To change the values in the manifests generated by tools such as Visual Studio and MageUI.exe, you need to edit the application manifest in a text editor, and then re-sign both the application and deployment manifests. For more information, see How to: Re-sign Application and Deployment Manifests.

If you use Visual Studio and ClickOnce to deploy your application, the bootstrapper packages that are selected by default depend on the version of the .NET Framework in the solution. However, if you change the target .NET Framework version, you must update the options in the Prerequisites Dialog Box manually.

Target .NET Framework Selected Bootstrapper Packages
.NET Framework 4 Client Profile .NET Framework 4 Client Profile

Windows Installer 3.1
.NET Framework 4 .NET Framework 4

Windows Installer 3.1

With ClickOnce deployment, the Publish.htm page generated by the ClickOnce Publish Wizard points either to a link that installs only the application or to a link that installs both the application and the bootstrapped components.

If you generate the bootstrapper by using the ClickOnce Publish Wizard or the Publish Page in Visual Studio, the Setup.exe is automatically signed. However, if you want to use your customer's certificate to sign the bootstrapper, you can sign the file later.

Bootstrapping and MSBuild

If you do not use Visual Studio, but compile your applications on the command line, you can create the ClickOnce bootstrapping application by using a Microsoft Build Engine (MSBuild) task. For more information, see GenerateBootstrapper Task.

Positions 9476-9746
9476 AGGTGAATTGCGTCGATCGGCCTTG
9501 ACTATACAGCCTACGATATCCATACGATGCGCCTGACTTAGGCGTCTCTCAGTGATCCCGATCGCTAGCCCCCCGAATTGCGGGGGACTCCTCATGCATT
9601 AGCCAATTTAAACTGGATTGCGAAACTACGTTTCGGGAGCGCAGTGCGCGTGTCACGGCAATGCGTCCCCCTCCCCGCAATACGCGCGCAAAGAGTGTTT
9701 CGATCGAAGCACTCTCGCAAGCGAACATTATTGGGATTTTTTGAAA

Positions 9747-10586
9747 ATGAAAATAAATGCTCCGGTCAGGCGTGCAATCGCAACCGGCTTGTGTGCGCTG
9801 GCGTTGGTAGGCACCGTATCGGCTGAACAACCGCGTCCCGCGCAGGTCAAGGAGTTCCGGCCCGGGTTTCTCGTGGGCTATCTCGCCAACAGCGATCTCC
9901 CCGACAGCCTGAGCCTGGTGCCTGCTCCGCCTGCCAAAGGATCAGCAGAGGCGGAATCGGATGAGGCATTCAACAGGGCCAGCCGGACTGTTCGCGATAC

As an alternative to bootstrapping, you can pre-deploy components using an electronic software distribution system, such as Microsoft Systems Management Server (SMS).

Bootstrapper (Setup.exe) Command Line Arguments

The Setup.exe generated by Visual Studio and the MSBuild tasks supports the following small set of command-line arguments. Any arguments supplied to the bootstrapping application beyond these are forwarded to the application installer.

If you change any bootstrapper options, you must change the unsigned bootstrapper and then sign the bootstrapper file later.

Command Line Argument Description
-?, -h, -help Displays a Help dialog box.
-url, -componentsurl Shows the stored URL and components url for this set up.
-url= location Sets the URL where Setup.exe will look for the ClickOnce application.
-componentsurl= location Sets the URL where Setup.exe will look for the dependencies, such as the .NET Framework.
-homesite= true | false When true, downloads the dependencies from the preferred location on the vendor's site. This overrides the -componentsurl setting. When false, downloads the dependencies from the URL specified by -componentsurl.

Operating System Support

The Visual Studio bootstrapper is not supported on Windows Server 2008 Server Core or Windows Server 2008 R2 Server Core, which provide a low-maintenance server environment with limited functionality. For example, the Server Core installation option only supports the .NET Framework 3.5 Server Core profile, so Visual Studio features that depend on the full .NET Framework cannot run.

See Also

Choosing a ClickOnce Deployment Strategy
ClickOnce Security and Deployment